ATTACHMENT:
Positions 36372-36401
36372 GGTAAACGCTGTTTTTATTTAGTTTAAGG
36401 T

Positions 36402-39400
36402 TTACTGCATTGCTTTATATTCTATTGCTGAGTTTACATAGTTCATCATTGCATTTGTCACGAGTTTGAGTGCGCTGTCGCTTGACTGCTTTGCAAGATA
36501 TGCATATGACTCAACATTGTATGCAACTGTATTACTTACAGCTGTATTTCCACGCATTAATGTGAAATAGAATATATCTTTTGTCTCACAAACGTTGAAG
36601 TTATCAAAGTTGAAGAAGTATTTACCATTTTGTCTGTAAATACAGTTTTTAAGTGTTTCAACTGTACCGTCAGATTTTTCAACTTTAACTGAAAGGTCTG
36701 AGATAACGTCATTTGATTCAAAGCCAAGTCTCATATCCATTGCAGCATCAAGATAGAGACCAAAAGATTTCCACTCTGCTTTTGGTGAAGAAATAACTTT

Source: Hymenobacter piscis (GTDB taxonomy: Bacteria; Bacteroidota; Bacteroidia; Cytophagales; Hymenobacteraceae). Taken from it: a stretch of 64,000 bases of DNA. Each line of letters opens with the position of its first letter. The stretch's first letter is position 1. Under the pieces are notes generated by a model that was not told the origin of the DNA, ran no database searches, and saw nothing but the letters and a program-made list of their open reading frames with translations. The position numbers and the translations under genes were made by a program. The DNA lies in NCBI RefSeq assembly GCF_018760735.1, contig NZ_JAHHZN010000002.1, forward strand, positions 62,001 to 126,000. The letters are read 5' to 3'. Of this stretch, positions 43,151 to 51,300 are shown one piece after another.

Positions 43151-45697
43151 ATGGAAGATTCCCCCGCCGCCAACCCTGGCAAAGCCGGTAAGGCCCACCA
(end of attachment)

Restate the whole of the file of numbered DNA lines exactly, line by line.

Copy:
Positions 36372-36401
36372 GGTAAACGCTGTTTTTATTTAGTTTAAGG
36401 T

Positions 36402-39400
36402 TTACTGCATTGCTTTATATTCTATTGCTGAGTTTACATAGTTCATCATTGCATTTGTCACGAGTTTGAGTGCGCTGTCGCTTGACTGCTTTGCAAGATA
36501 TGCATATGACTCAACATTGTATGCAACTGTATTACTTACAGCTGTATTTCCACGCATTAATGTGAAATAGAATATATCTTTTGTCTCACAAACGTTGAAG
36601 TTATCAAAGTTGAAGAAGTATTTACCATTTTGTCTGTAAATACAGTTTTTAAGTGTTTCAACTGTACCGTCAGATTTTTCAACTTTAACTGAAAGGTCTG
36701 AGATAACGTCATTTGATTCAAAGCCAAGTCTCATATCCATTGCAGCATCAAGATAGAGACCAAAAGATTTCCACTCTGCTTTTGGTGAAGAAATAACTTT

Source: Hymenobacter piscis (GTDB taxonomy: Bacteria; Bacteroidota; Bacteroidia; Cytophagales; Hymenobacteraceae). Taken from it: a stretch of 64,000 bases of DNA. Each line of letters opens with the position of its first letter. The stretch's first letter is position 1. Under the pieces are notes generated by a model that was not told the origin of the DNA, ran no database searches, and saw nothing but the letters and a program-made list of their open reading frames with translations. The position numbers and the translations under genes were made by a program. The DNA lies in NCBI RefSeq assembly GCF_018760735.1, contig NZ_JAHHZN010000002.1, forward strand, positions 62,001 to 126,000. The letters are read 5' to 3'. Of this stretch, positions 43,151 to 51,300 are shown one piece after another.

Positions 43151-45697
43151 ATGGAAGATTCCCCCGCCGCCAACCCTGGCAAAGCCGGTAAGGCCCACCA